Schools around Connecticut have seen a number of acts of violence as well as threats that have closed schools, worrying educators, students, and their families. While many of these threats have turned out to be hoaxes, schools must thoroughly investigate each incident to ensure a school community’s safety.
“We have to take all of these issues incredibly seriously in light of what’s happening across the country,’’ CEA President Kate Dias told the Hartford Courant. “The consequence of not doing that is really too dire.”
Some students are facing significant mental health issues in the wake of the pandemic and a year and a half of disrupted learning. The stress of the pandemic has affected different children in different ways.
“We have a lot of students who are out of practice with being in a classroom and some have returned a little more frustrated, agitated, and scared,’’ Dias said. “There are a lot of challenges.”
For years CEA has been calling for more social workers, counselors, psychologists, and behavioral interventionists in Connecticut schools—the need for additional personnel is more evident now than ever.
“We need to support our struggling students and we need to simultaneously provide an environment in which all students can be safe and learn,” said Dias.
During a press conference today outside Eli Whitney Technical High School, which has experienced lockdowns as the result of social media threats both yesterday and today, State Police Sergeant Dawn Pagan said these threats are part of a nationwide trend.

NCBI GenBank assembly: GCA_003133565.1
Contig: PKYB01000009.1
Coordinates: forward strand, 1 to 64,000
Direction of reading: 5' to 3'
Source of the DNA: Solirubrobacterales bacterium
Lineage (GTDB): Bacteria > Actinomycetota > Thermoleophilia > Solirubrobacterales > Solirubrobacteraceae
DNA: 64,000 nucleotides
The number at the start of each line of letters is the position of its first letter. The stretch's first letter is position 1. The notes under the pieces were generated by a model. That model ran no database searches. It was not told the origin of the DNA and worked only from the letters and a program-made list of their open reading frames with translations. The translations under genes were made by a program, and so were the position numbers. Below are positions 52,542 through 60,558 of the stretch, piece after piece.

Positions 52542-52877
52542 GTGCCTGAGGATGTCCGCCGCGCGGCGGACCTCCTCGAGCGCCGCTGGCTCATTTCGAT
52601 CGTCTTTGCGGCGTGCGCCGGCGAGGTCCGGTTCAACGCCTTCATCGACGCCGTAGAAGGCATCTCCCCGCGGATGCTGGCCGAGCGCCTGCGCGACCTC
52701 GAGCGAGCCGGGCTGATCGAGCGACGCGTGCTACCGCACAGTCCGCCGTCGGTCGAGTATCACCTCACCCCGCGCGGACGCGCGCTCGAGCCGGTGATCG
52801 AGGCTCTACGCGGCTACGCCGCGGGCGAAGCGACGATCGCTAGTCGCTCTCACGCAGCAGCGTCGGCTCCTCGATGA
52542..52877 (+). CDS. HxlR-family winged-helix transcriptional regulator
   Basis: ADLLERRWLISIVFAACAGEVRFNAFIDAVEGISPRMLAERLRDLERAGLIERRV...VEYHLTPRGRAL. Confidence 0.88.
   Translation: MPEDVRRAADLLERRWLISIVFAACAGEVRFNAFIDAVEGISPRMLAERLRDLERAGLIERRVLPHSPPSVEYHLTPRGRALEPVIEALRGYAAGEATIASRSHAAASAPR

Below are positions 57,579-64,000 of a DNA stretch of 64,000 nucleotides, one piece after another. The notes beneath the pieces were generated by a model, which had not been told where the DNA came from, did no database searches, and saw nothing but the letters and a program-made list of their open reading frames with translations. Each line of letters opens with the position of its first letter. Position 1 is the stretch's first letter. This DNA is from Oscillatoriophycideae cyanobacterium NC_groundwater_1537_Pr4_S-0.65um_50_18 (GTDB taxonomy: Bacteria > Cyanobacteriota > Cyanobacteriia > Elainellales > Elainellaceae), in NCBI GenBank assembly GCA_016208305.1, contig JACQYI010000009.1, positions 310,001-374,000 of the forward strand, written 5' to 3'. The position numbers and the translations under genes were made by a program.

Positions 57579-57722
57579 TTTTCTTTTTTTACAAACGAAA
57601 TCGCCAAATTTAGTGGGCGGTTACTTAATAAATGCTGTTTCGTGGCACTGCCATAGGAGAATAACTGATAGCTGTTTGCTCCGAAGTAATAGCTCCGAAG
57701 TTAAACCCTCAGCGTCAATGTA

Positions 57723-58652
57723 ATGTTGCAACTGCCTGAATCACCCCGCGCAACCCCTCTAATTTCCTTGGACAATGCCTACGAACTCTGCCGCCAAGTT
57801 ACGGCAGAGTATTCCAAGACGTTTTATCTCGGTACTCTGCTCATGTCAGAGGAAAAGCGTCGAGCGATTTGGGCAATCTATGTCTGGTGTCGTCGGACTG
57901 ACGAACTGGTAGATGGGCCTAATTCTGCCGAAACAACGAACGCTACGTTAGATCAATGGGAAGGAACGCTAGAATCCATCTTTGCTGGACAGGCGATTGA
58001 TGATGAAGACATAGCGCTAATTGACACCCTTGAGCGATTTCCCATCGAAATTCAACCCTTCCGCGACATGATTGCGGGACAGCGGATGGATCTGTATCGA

“This is a trend we’re seeing across the nation right now–creating and posting threatening social media posts in an attempt to be dismissed from school,” she said. She stressed that these threats are something the State Police take very seriously, and students making threats have been and will be arrested.
“We want parents to spread that message to their kids that this is something that will be handled seriously,” she said. She urged parents to stay vigilant and monitor their children’s devices and social media accounts. “Make sure you have the passwords and you monitor what your kids are doing,” she said. “It can prevent a tragedy from happening.”